It’s the third day of #ColorOurCollections, a week-long special collections coloring fest we’ve organized on social media. Yesterday, we reached more than 125 participating cultural institutions! (See our growing list.)
Every day on our blog, we will feature #ColorOurCollections coloring sheets from our library, along with content from participants worldwide. You can also download our full #ColorOurCollections coloring book.
Today’s coloring sheets come from the works of the Italian naturalist Ulisse Aldrovandi, –1605) was a professor at the University of Bologna, and in 1568 he founded a botanic garden there. His interest in the natural sciences led him to gather specimens across Italy for study and inclusion in his natural history museum. Pope Gregory XIII, a relative, provided financial support for his works, but just four volumes were published before his death. Both books featured here, Serpentum et draconum historiae libri duo… and De quadrupedib.’ digitatis viviparis…, were published posthumously.. Aldrovandi (1522
Our featured coloring books of the day come from two institutions that, like us, focus on the history of medicine.
The Dittrick Museum’s coloring book may be the first one ever made to feature a picture of lice removal (from Hortus sanitatis, 1491). It also has other images from works of anatomical and natural history.
We love the coloring book from Oregon Health & Science University (OHSU)’s Historical Collections & Archives. Who can resist the skull on the cover, from Antonio Scarpa’s 1801 Saggio di osservazioni e d’esperienze sulle principali malattie degli occhi?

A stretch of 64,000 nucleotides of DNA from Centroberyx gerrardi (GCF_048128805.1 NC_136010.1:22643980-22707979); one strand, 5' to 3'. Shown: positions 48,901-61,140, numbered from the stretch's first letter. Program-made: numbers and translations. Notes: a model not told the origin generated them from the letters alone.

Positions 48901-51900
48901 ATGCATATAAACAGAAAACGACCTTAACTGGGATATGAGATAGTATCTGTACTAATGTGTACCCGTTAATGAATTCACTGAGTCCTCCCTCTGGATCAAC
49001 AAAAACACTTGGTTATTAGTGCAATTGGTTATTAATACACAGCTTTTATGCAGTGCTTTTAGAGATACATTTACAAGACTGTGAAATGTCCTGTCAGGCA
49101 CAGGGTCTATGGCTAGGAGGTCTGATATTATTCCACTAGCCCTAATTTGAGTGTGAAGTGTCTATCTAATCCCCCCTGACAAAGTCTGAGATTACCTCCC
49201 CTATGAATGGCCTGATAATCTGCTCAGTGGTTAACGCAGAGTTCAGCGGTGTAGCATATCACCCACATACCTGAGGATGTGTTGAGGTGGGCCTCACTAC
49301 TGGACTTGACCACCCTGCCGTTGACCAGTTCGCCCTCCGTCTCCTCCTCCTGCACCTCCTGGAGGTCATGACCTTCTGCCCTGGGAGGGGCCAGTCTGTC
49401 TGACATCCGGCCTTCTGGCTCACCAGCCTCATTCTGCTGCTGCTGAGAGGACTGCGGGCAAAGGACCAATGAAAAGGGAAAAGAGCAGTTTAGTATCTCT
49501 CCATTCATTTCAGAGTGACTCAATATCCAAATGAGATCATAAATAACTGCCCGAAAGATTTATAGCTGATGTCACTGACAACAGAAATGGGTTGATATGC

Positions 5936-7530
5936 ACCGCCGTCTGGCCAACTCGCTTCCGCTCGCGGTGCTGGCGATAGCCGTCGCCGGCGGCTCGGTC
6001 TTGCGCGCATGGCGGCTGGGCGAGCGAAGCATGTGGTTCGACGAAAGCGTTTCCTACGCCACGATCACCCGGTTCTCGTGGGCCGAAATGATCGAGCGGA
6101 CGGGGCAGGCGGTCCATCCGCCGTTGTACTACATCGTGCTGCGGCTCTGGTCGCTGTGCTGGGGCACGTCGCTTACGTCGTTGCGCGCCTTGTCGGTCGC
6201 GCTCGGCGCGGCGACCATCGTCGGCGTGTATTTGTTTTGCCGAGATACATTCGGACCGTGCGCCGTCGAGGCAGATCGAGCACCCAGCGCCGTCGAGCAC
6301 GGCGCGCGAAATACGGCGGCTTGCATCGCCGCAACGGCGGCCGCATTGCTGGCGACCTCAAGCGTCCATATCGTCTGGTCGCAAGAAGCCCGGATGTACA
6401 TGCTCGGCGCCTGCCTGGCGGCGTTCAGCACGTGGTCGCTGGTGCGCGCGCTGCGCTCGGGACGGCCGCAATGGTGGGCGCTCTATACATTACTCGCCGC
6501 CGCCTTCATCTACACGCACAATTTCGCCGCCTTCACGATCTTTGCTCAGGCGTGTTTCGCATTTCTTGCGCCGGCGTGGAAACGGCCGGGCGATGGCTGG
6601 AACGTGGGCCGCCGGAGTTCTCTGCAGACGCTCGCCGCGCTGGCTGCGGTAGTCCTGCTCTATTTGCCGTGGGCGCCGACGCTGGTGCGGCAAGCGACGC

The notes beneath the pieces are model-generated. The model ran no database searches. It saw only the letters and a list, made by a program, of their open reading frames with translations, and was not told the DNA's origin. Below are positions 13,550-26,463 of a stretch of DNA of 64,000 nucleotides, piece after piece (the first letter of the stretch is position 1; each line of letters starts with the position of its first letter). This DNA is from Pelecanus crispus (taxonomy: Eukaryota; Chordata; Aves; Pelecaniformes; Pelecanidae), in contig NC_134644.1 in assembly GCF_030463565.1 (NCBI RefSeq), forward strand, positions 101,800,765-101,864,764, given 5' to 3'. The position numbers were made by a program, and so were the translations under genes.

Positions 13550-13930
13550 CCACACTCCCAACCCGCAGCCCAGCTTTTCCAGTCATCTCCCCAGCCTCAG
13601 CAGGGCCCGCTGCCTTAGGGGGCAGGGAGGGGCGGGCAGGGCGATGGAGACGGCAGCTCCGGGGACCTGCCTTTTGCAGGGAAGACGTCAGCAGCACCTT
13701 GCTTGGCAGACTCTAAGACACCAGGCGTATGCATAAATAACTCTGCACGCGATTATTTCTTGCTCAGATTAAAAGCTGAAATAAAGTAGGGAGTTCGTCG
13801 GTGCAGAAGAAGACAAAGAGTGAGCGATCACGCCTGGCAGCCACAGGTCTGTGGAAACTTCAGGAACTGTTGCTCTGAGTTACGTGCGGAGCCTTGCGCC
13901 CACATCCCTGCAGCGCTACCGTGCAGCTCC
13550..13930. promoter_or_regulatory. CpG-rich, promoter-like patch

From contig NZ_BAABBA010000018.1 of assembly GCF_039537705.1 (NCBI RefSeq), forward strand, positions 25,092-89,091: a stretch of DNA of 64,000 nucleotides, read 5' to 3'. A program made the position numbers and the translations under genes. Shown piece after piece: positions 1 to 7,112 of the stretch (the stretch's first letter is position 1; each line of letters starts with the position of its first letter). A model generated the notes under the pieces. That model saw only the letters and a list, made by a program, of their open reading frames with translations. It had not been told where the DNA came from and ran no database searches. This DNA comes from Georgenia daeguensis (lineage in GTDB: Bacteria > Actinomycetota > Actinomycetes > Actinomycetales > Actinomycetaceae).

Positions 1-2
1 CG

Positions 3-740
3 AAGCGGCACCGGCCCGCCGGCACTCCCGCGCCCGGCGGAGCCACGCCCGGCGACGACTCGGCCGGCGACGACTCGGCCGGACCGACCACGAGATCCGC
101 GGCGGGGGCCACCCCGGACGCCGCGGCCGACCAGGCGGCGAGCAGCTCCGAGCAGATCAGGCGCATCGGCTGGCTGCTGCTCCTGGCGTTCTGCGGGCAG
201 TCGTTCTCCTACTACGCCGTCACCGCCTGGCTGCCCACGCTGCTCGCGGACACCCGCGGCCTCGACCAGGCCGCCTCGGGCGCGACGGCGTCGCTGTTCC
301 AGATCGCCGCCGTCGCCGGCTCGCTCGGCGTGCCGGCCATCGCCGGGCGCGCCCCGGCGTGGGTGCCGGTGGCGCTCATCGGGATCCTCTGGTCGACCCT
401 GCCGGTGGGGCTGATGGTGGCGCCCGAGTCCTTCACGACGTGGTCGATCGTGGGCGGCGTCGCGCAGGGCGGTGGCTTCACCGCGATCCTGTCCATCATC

Yesterday’s shared coloring sheets also featured bookbinding and typography. The American Bookbinders Museum offered five images from its collection, including this pattern from Der Buchbinder:
UW-Milwaukee Special Collections featured typography on its Tumblr, historiated initials from a 1902 printing of The Psalter or Psalms of David from the Bible of Archbishop Cranmer. You can download these initials, along with another whole coloring book from the university.
We also have to point out our only French participant thus far, Bibliothèque Bourguignonne. Their Pinterest album features some truly adorable chickens, including this one:
Keep following #ColorOurCollections on social media (don’t forget Facebook!), and keep an eye on our Pinterest boards, which feature images to be colored and colored-in sheets. On Friday, our final #ColorOurCollections post will include a list of all of the coloring books created and shared by participants.